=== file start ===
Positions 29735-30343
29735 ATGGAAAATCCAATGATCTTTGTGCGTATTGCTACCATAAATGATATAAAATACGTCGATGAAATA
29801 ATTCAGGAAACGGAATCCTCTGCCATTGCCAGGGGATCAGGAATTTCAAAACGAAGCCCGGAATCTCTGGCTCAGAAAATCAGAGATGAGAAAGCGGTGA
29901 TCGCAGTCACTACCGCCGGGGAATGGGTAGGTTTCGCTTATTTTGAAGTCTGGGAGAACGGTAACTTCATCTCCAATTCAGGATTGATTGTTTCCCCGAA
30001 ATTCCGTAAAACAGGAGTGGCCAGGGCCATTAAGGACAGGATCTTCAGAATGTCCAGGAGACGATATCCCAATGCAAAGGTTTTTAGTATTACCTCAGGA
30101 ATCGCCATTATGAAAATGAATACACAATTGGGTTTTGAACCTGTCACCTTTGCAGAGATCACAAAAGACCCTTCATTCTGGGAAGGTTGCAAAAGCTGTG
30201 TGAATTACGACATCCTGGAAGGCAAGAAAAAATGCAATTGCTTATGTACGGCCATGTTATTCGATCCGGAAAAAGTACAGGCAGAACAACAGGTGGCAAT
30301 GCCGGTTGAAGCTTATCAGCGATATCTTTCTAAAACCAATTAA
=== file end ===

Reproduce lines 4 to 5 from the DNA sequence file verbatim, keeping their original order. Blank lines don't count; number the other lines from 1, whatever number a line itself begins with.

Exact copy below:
29901 TCGCAGTCACTACCGCCGGGGAATGGGTAGGTTTCGCTTATTTTGAAGTCTGGGAGAACGGTAACTTCATCTCCAATTCAGGATTGATTGTTTCCCCGAA
30001 ATTCCGTAAAACAGGAGTGGCCAGGGCCATTAAGGACAGGATCTTCAGAATGTCCAGGAGACGATATCCCAATGCAAAGGTTTTTAGTATTACCTCAGGA